Joos Van Cleve was active in Antwerp from 1511 to 1540. His winsome figures have a delicacy and elegance which is somewhat in contrast to the earthier figures of Flemish painting. He was also a pioneer in putting large decorative landscapes behind his figures (although, to my eyes his landscapes are much inferior to landscapes by the greatest artists of the previous generation—like Bosch and Patinir). In a way Van Cleve’s great innovation was combining the elegance and color of French art, the ecumenical breadth of Flemish painting, and the verisimilitude of Italian painting. This magnificent picture of the Virgin and Child with Angels rewards close scrutiny. You should blow up the image (for this is a huge file) and enjoy the appealing little details such as the deer woven into the rug, the tart summer cherries which a footman is offering to Mary, and the same footman’s studded jerkin!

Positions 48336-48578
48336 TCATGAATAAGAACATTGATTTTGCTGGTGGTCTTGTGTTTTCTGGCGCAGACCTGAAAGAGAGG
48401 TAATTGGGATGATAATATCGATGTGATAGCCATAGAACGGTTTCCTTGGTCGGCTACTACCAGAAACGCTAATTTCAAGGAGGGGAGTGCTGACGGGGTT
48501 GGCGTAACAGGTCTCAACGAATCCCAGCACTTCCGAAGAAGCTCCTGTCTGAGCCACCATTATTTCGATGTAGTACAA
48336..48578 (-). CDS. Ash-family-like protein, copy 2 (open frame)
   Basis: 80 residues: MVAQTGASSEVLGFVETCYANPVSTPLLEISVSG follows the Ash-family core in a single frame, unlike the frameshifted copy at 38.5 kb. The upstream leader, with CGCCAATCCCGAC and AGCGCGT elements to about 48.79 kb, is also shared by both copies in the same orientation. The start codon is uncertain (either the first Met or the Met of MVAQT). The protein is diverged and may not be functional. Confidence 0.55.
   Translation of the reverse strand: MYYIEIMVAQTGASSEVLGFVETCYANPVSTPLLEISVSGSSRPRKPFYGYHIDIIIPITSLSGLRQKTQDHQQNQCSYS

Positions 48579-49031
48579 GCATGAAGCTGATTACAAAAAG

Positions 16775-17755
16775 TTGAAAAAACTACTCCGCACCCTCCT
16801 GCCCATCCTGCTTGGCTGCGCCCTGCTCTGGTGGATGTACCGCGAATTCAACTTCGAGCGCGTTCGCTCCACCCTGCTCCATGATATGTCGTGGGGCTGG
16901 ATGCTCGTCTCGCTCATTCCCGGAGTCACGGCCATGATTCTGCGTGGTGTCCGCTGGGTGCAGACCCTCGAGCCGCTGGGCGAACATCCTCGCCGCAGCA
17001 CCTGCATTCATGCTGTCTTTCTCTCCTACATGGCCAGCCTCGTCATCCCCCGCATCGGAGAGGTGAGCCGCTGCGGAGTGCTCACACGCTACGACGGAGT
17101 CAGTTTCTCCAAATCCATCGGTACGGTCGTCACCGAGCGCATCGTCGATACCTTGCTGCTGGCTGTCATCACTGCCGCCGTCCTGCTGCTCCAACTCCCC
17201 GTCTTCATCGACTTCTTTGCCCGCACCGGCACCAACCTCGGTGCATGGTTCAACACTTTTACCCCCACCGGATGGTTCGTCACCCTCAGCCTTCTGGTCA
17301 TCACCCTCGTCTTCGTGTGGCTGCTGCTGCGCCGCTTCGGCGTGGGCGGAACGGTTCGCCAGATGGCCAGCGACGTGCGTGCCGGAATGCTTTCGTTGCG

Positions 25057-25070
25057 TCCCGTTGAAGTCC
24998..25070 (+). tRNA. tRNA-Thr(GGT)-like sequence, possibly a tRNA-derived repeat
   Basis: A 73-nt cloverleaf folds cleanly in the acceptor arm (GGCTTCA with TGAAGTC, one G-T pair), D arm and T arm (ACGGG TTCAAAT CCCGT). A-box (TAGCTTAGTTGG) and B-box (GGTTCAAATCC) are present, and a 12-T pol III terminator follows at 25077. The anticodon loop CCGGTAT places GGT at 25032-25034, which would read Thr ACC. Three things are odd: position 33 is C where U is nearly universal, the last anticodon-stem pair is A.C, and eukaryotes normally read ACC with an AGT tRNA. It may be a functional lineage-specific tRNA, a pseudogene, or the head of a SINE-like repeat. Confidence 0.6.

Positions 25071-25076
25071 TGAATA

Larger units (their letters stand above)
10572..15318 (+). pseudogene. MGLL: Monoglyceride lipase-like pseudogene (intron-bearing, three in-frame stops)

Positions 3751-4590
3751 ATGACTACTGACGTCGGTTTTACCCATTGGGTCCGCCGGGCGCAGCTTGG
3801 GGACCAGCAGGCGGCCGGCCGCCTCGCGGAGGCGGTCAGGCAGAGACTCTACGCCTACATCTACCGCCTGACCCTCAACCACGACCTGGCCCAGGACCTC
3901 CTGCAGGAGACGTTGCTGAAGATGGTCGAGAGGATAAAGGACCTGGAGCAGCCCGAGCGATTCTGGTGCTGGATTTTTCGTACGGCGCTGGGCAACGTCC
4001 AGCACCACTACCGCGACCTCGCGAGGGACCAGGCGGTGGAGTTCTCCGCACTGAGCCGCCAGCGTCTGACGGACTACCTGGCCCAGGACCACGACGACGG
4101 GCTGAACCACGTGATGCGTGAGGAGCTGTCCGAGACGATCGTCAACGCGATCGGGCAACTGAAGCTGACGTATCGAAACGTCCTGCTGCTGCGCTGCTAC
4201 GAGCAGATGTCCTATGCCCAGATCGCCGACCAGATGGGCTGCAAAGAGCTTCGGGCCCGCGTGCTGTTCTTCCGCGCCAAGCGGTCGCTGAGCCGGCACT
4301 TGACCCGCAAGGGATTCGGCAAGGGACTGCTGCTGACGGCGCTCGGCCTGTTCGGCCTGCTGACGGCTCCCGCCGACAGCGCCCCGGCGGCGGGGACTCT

Of course Van Cleve was not the peerless master that some of his more well-known contemporaries were and he sometimes overreached. Looking at the less-than-perfect curly-haired angel in the acid-color jerkin gives me hope for my own career as a painter (whereas sometimes the works of Raphael and Perugino leave me in despair about ever picking up a brush).